Welcome to my blog - Read and enjoy

Thank you for visiting my Scooby1970 blogspot. I update whenever I can and when I have something interesting to share. You will also find published work of mine at Gaming Illustrated. Gaming Illustrated is where most of my work now takes place, but I will transfer some of my more popular articles from there over to this blog, in extended format.

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Enjoy the blogs, and relive my ups and downs in life, view some interesting reviews and just enjoy the site. If you are interested in learning something about some of my favourite music then click here it's the official Jan & Dean Site that has taken me and my friend from across the sea, June many years to keep updated.

:) Mark

Wednesday, 23 April 2014

Sony ZX600 Headphone's Review

For the love of music
I love music, and everywhere I go I have music playing on my portable iPod or Mobile Device. Although I’d had a decent pair of headphones for a few years for home use, I’d only used good quality in-the-ear headphones for travelling. A time came when I needed over-the-ear headphones that would match my needs. The boxes that had to be ticked were first and foremost good sound, with a punchy bass, and clear mid and top ranges, plus good looks and a price that was affordable.

So over a few weeks, I spent much time doing numerous side-by-side sound test’s of different headphones. Thankfully, the local HMV has a gangway of 20 pairs of headphones all lined up, and with 3.5mm connections to attach your listening device (in my case this was a Samsung S3 with MP3 files ripped at 320kbps, and a wide variety of headphones from the very cheap (£15 Sony’s and Skullcandy’s) to the very expensive (£350 Beat’s Audio).

I listened to a variety of styles of music, from pop to rock, and even a bit of classical. I also listened at different volumes, and with my graphic equaliser on and off at various settings. My ideal headphones though would have sounded perfect with the equaliser turned off, giving off the qualities I wanted.

Specifications & Quality
There was one pair of headphones I kept coming back to, the Sony ZX600’s. With their 40mm neodymium drivers and 6Hz-25kHz frequency range, along with their stylishly good looks, these headphones sounded simply stunning with everything I threw at them.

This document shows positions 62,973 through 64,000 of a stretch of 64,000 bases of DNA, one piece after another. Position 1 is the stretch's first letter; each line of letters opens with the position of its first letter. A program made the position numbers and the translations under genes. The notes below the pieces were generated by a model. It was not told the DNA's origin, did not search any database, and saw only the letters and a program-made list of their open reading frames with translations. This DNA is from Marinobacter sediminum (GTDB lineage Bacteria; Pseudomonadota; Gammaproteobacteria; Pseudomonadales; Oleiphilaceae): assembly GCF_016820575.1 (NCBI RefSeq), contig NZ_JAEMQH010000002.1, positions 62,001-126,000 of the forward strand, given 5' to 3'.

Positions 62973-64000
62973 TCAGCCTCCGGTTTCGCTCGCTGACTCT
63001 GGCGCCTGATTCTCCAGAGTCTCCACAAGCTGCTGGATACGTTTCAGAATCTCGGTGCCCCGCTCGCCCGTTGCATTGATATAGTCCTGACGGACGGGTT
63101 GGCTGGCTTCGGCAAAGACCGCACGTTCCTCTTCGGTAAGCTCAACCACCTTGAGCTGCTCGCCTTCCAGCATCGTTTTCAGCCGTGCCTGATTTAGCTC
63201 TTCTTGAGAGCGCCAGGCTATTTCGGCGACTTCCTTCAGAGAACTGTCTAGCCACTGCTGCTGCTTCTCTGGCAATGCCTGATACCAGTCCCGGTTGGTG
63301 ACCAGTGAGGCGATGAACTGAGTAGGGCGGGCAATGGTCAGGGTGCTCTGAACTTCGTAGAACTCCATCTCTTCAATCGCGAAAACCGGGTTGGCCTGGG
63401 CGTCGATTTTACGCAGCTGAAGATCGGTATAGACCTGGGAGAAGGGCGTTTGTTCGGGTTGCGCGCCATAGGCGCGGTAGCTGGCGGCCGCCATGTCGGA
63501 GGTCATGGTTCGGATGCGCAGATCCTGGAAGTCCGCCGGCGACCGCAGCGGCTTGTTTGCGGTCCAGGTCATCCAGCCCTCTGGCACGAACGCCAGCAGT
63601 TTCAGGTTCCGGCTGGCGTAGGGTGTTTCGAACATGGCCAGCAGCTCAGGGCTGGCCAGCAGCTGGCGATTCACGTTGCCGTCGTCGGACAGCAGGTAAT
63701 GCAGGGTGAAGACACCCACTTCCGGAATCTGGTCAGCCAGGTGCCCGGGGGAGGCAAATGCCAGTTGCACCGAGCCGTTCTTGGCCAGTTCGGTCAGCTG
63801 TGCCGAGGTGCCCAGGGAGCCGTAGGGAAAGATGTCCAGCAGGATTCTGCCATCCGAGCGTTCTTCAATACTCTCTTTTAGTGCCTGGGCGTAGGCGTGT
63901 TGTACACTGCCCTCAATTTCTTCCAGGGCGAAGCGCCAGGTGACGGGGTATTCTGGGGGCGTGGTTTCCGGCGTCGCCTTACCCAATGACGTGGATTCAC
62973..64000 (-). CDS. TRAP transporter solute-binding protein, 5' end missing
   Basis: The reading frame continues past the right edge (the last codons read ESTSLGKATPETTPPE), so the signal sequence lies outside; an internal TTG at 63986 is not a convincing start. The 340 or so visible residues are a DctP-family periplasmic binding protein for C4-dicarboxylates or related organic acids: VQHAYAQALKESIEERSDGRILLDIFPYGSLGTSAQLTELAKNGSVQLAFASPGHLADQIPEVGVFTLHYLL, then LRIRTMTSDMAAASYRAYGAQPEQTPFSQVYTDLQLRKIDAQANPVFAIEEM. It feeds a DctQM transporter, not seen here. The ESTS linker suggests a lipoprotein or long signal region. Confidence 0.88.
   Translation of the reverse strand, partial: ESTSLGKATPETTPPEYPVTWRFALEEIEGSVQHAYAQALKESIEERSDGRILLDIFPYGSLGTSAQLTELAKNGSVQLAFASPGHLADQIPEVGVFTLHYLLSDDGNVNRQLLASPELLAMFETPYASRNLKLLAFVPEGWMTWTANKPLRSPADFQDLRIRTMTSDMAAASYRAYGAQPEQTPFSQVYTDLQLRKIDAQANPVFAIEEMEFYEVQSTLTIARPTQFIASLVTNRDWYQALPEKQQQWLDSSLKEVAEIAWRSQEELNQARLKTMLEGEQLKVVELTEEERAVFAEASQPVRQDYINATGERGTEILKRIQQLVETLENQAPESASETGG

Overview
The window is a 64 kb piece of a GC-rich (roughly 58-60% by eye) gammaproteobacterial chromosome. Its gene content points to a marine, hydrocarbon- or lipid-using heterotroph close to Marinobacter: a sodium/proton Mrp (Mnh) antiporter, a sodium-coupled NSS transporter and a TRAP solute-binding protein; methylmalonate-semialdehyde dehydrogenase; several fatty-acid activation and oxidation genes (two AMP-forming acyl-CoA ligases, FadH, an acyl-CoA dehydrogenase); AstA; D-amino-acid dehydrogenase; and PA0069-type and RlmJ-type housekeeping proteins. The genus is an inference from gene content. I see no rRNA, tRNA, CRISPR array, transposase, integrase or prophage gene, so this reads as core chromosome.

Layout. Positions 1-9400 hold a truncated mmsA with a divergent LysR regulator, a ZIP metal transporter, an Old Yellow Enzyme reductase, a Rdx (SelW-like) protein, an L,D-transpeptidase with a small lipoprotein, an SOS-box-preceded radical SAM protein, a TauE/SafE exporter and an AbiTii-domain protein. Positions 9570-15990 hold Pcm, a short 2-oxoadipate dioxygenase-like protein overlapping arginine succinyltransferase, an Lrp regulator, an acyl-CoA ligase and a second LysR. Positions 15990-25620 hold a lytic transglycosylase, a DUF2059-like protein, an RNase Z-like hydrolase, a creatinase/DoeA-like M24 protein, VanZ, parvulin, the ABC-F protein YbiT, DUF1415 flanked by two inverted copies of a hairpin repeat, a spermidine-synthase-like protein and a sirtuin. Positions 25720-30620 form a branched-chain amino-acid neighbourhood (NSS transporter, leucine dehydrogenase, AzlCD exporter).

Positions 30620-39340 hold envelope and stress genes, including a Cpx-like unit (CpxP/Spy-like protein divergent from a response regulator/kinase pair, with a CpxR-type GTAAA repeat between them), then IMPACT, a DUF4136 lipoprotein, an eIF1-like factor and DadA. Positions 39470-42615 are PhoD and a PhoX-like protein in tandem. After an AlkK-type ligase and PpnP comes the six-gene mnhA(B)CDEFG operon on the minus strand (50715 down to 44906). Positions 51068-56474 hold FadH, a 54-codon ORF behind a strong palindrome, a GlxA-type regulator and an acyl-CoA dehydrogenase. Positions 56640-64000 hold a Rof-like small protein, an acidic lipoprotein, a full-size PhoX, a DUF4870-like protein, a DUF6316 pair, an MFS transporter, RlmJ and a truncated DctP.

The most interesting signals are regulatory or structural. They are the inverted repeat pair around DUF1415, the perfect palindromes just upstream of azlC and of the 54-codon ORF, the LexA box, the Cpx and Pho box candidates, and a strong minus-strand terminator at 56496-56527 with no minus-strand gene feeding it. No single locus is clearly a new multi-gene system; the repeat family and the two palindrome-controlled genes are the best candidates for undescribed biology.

The cheaper headphones, and even some of the more expensive models sometimes had not enough bass and way too much treble, while some of the more expensive headphones (and I’m pointing at you Dr Dre!) had way too much bass and an average mid and top end. The £60 Sony ZX600’s stood out because they had excellent sound at all range’s no matter what they played.
As can be seen in the photograph, the ZX600’s are good looking headphones, they are not too heavy, but have a good weight, while the ear-pads fit over the ears perfectly. The cable is of a thin and flat type, meaning that it does not get tangled when stored. The headphones themselves do not fold, although the ear-pieces can be turned to make the headphones fairly flat.

The Sony ZX600 headphones were put through some strict tests before buying, competing with headphones from all manufacturers, and all costs. Each time I kept going back to them, because on a price-per-performance level they outshone every other pair of headphones that I tried. Without telling a few people who I looked around the store with, I asked them to try the headphones, and they came up with the same conclusion.

Listening to the headphones in the home environment, especially when the room is dark, the headphones shine like no other headphones I’ve tried. They have great stereo-separation  with the music literally filling your brain, and the bass is thumpy without giving you a headache. As for the mid and high ends, you can hear every cymbal splash, every cow-bell and every guitar note plucked clean and crisp. Even on the go, they sound amazing, and when played at high volume, they do not let any sound escape, so you don’t annoy anyone around you.

Overall they’re an amazing buy, and are available from time to time on special offer, which ,ake them even better value!

Monday, 21 April 2014

The 5 Best Photo Editing Software Programs

People are taking photographs more and more these days, in no small part to the fact that their mobile devices such as phones and tablets now have very good quality camera’s built into them. For a lot of people though, there is a need to edit photographs, allowing you to perform things such as layers, or take objects out of the picture or simply change the colours to make them more vibrant, or even just black and white.

There are a wealth of options out there today, but this article looks at the five best free photo editing software programs that are out there today. Each one has been used extensively by myself, and each one has a reason why it has been used more or less than the other programs.

For many people, the holy-ground of photo editing and manipulation is the PhotoShop program. An expensive and complete package that many professionals use. However, there are other programs that professionals and nonprofessionals alike use which do the job without the overkill of PhotoShop. Some are simple to use, others very similar to PhotoShop, but all are free to use and do the job more than adequately.

GIMP 2.8
No photo editing list would be complete without GIMP (GNU Image Manipulation Program) on the list, and for a good reason too. GIMP 2,8 is used by professional photographers more and more because of it’s free nature, it’s feature-packed options and the fact that it does things that PhotoShop doesn’t do, and with the addition of free-add-on’s, it forever getting better and more customisable.